Vigil in DC honors Ethiopian blogger Eskinder Nega

This is Eskinder’s ninth imprisonment in 21 years while reporting the news in Ethiopia, according to the Committee to Protect Journalists. The most recent charges against him include involvement in “terrorism”–a grave charge that prosecutors backed with a YouTube video of a public meeting where he had discussed the implications of the Arab Spring in Ethiopia. The government charged him under the country’s anti-terrorism law–the same legislation he had criticized in a column five days before his arrest. In the column, Eskinder had expressed his indignation at the imprisonment of 73-year-old actor Debebe Eshetu on terrorism charges and noted that dozens of political dissidents and a handful of independent journalists jailed with him did not fit the profile of terrorists.

There
was much public condemnation, both from Washington and abroad,
after Eskinder was convicted of involvement
in terrorism in July and sentenced to 18 years in
prison
.
Prominent voices increasingly questioned whether the
U.S. privileged its strategic
security relationship with Ethiopia at the expense
of human rights
.

We
at Amnesty International’s Young Professionals for Human Rights in Ethiopia
decided that this event, unlike previous vigils and protests, would occur
neither in front of the symbols of the U.S. government nor around the Ethiopian
Embassy in D.C., but instead on U Street, where hundreds of Ethiopians, and Americans
of Ethiopian origin, sprawl at any given time. Our motto: Take the event to the
people!

Eskinder’s
aunt, who lives in the D.C. area, surprised us by appearing at the vigil, where
she expressed her desire to see him out of prison. Maran Turner, executive
director of Freedom Now, an organization serving as Eskinder’s international
pro bono legal counsel, spoke on the case that her organization had filed with
the United Nations Human Right Council. We also thanked Jason McLure, a former
Bloomberg News correspondent in Ethiopia and the founder of FreeEskinderNega.com, for his
campaign that unreservedly calls for the blogger’s release from jail.

Eskinder’s
case is symbolic of a wider crackdown on dissent that began in Ethiopia in the
months following the Arab Spring, perhaps to pre-empt the possibility of
organized anti-government protests like those in Egypt. Today, six journalists and dozens of
political dissidents remain in prison in the country, most of them on terrorism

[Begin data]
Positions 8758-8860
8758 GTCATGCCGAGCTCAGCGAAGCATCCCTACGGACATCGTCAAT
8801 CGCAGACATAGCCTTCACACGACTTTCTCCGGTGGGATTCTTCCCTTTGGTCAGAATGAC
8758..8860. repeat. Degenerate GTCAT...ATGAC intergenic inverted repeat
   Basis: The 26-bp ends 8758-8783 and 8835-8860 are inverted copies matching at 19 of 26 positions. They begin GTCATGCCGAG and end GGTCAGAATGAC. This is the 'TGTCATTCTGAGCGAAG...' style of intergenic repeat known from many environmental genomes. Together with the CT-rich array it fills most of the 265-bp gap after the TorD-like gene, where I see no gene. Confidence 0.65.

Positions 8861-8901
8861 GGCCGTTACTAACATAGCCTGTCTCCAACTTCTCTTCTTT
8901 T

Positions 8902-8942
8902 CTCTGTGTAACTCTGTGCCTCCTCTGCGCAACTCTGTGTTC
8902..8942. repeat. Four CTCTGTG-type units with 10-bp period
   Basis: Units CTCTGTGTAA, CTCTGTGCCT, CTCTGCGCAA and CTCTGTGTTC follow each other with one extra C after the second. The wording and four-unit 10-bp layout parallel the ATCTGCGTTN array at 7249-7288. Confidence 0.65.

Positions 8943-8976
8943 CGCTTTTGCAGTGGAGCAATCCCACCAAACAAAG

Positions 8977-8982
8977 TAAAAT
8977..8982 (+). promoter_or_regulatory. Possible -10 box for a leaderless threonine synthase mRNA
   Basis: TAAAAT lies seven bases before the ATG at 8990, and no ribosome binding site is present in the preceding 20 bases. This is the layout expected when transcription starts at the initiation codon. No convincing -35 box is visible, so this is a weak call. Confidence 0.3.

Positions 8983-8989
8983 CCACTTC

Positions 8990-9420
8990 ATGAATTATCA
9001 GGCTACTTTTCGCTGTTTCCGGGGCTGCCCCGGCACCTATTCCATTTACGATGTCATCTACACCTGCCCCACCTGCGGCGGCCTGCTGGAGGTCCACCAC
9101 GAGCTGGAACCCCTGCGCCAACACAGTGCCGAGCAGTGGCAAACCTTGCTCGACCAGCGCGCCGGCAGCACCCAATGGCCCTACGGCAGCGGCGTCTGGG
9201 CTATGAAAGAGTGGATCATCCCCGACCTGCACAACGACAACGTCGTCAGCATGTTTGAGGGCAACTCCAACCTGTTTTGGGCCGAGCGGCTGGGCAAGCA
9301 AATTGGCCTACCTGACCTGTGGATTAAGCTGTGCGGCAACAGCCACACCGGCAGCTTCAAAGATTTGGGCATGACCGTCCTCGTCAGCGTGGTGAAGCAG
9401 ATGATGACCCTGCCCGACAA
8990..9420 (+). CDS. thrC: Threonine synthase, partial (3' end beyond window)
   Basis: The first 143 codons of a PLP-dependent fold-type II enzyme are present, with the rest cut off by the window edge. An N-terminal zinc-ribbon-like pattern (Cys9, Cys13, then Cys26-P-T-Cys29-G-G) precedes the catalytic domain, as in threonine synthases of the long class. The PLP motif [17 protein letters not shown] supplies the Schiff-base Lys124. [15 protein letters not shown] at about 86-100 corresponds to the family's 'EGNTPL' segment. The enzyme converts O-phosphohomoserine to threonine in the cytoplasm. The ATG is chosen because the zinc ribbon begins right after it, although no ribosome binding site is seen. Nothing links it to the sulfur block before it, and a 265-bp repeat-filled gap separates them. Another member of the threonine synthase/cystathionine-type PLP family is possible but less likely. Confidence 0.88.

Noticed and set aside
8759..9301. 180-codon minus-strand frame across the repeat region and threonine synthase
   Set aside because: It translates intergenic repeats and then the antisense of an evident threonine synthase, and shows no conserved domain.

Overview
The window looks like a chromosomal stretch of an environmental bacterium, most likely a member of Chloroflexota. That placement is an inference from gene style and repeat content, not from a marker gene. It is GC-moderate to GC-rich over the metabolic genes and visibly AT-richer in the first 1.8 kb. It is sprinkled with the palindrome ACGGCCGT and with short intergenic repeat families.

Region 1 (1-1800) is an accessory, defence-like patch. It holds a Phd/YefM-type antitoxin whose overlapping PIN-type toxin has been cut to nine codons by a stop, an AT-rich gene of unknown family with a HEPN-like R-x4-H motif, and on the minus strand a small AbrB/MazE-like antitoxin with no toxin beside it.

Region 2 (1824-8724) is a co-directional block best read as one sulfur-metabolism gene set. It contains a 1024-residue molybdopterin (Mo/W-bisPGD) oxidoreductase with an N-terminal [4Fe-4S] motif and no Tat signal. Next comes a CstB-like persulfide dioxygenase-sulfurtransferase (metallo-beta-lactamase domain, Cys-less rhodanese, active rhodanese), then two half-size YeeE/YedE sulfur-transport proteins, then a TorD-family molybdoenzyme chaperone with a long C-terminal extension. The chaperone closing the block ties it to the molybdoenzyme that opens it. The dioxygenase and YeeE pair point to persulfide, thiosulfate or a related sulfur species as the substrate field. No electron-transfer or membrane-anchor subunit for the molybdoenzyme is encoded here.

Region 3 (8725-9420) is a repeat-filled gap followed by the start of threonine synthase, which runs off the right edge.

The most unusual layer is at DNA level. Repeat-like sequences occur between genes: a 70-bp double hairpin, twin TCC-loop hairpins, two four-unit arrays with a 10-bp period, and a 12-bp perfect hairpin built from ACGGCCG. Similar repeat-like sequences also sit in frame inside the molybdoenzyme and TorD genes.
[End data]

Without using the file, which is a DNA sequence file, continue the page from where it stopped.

and anti-state charges. Yet the most egregious weapon used by the Ethiopian
government against critics has been the 2009 anti-terrorism law.

The
terrorism law contains provisions so vaguely worded that they
criminalize what are natural rights unequivocally enshrined in the constitution
of Ethiopia. Some of the attendants at the vigil suggested that maybe our
efforts would be better directed toward a complete repeal or partial amendment
of the law so that it could be used only to prosecute genuine acts of
terrorism. But we all agreed that Eskinder and other jailed political prisoners
give a human face to the total injustice and unfairness of the law.

Mahlet
Solomon, one of the organizers, told the group, “Dissent
is not terrorism, and Eskinder’s case is the true face of the violation of freedom
of expression in Ethiopia. Remembering Eskinder is remembering the afflictions
of all those who have criticized these violations and were persecuted.”

This
was the second event that we have organized around Eskinder and the issue of
free speech. At the first event, in August, we
discussed freedom of expression in the age of the Internet and social media. We
plan to organize more events, sensitize more people to the cause, and campaign
for free speech. Some dare us to “fight like man,” an open invitation to
violent confrontation of the oppressive regime, but we at the group say, “We
fight like a civilized man and woman with our pens and notebook, with our
keyboards and with our arts.”

The
following words, written by Eskinder Nega and read aloud at the event by Jason
McLure, never fail to remind us of the imprisoned blogger’s unwavering
optimism.

Freedom
is partial to no race. Freedom has no religion. Freedom favors no ethnicity. Freedom
discriminates not between rich and poor countries. Inevitably, freedom will
overwhelm Ethiopia.